Officials say the vaccine is behind decreasing COVID-19 cases in Sask., but some are still wary of the shot
REGINA -- High vaccine uptake is paramount to Saskatchewan’s reopening roadmap, but hesitancy to get the COVID-19 shot remains.
A member of the Saskatchewan Health Authority’s vaccine uptake strategy team says residents shouldn’t be afraid to talk to someone if they’re unsure about getting the vaccine.
"Sometimes we get a skewed view of what vaccine hesitancy might be based on social media… they’re not part of any conspiracy theory, they’re not even necessarily entirely against the vaccine, they just want more information," Dr. Madhav Sarda, a child and adolescent psychiatrist and member of the SHA’s vaccine uptake strategy team, said.
Dr. Sarda said a person may be waiting to get their shot for a variety of reasons, ranging from specific health issues to cultural norms.
"As a child psychiatrist I’ve had people ask me, 'I’m on my ADHD medication, can I still take this vaccine?’ Yes, yes absolutely, but they just want to be sure, they want to make sure they’re making a good decision for their own health," he said.
According to a poll from the Angus Reid Institute, 24 per cent of Saskatchewan residents remain unconvinced about the COVID-19 vaccine, which is the highest rate in Canada.
That’s down slightly from 26 per cent in January’s poll. However, other provinces have dropped below 20 per cent, including Alberta, which led the country at 45 per cent during that initial poll.
The SHA’s deputy chief medical officer for the COVID-19 pandemic Dr. John From feels there’s less hesitancy in the province than those numbers suggest.
He said talking about it is helping.
"Open communication and conversation regarding this is key to understanding why it’s important for us as a people," he said.
"The uptake has been very good, we’re in a position where there’s a lot of demand for it and we want that to continue."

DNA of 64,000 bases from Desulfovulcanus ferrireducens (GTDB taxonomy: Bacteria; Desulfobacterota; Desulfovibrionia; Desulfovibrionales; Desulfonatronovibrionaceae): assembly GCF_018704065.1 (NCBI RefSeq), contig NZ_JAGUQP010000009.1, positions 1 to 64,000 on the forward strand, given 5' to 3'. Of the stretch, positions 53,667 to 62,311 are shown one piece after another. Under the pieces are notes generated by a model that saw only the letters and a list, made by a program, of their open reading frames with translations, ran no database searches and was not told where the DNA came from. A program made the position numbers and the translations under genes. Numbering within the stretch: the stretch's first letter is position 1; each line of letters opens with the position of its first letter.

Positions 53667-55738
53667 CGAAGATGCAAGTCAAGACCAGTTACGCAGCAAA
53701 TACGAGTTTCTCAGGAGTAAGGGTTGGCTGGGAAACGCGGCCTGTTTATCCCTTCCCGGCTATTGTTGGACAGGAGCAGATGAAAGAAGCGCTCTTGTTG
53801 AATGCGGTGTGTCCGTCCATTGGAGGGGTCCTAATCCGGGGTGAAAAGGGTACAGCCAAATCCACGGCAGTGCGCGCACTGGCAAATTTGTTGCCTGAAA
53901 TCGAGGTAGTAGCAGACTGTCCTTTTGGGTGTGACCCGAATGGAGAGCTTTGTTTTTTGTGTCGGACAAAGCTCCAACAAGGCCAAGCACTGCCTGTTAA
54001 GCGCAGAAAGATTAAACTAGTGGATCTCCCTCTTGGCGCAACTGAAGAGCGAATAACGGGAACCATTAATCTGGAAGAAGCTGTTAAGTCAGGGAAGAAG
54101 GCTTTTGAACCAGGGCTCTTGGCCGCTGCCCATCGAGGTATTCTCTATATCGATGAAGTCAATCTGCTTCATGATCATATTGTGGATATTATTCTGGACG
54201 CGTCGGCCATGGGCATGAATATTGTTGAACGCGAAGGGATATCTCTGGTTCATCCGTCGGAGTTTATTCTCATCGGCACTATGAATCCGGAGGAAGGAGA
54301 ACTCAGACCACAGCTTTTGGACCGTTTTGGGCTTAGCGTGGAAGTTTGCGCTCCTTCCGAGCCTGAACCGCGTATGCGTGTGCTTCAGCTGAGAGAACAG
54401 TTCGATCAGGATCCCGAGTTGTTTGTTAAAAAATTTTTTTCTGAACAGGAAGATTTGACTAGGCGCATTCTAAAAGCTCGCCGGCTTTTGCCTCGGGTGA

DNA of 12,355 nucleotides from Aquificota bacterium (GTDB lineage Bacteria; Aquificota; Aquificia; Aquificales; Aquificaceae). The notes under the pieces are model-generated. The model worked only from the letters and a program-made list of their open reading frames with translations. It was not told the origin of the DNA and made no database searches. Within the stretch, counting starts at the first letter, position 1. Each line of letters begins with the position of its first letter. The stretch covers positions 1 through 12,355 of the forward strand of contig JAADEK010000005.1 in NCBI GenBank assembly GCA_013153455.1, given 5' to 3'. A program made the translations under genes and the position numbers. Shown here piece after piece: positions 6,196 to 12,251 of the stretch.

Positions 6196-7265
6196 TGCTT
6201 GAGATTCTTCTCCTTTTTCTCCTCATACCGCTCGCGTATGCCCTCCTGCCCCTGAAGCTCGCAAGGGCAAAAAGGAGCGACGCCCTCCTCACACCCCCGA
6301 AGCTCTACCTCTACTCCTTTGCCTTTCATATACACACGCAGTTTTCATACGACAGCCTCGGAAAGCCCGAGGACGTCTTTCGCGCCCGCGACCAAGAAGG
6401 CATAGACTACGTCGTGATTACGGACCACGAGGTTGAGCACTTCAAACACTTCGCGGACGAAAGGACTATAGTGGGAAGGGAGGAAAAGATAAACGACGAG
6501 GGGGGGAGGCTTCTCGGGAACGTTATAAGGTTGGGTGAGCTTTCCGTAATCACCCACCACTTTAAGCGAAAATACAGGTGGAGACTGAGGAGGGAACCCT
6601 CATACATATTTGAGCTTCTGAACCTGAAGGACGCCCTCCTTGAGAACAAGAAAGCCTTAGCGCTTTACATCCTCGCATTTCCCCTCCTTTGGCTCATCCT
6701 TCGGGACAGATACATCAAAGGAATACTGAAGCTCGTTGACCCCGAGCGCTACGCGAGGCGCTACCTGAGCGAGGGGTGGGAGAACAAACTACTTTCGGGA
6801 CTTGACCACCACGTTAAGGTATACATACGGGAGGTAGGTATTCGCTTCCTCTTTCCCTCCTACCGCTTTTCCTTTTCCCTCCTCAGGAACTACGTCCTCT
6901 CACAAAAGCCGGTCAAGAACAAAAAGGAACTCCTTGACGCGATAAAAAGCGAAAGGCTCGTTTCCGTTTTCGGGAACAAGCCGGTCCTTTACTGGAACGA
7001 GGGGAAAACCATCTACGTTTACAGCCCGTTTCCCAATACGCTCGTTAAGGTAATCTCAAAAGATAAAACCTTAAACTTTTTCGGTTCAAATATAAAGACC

Vaccine uptake in people over 60 has been strong for the past two months, sitting well over 80 per cent, and it is slowly increasing in the 40s and 50s as more opportunities to get the shot are available.
Residents in their 20s and 30s have seen a sharp increase in uptake since becoming eligible over the past two weeks.
Dr. Sarda said the vaccine is just like when a new iPhone is released – there’s early adopters and people willing to wait.
"What we’re seeing more is you have your most excited people rushing to the front of the line every time the age eligibility drops," he said. "In anything you’ll have your early adopters, your middle adopters and your late adopters, who are like, 'I’ll get it, but I just want to make sure everyone else gets it first and then I’ll be there.'"
The SHA has provided information to healthcare providers across the province about the vaccine and encourages anyone that has questions to reach out.
"Ask your physician, ask your pharmacist, ask healthcare workers in your community to help guide you because this is a team effort and our goal is to help everyone get the vaccine," Dr. Sarda said.
Both physicians say the best way to encourage someone on the fence about the vaccine is to get the shot yourself. They expect hesitancy to drop as more people safely receive the vaccine.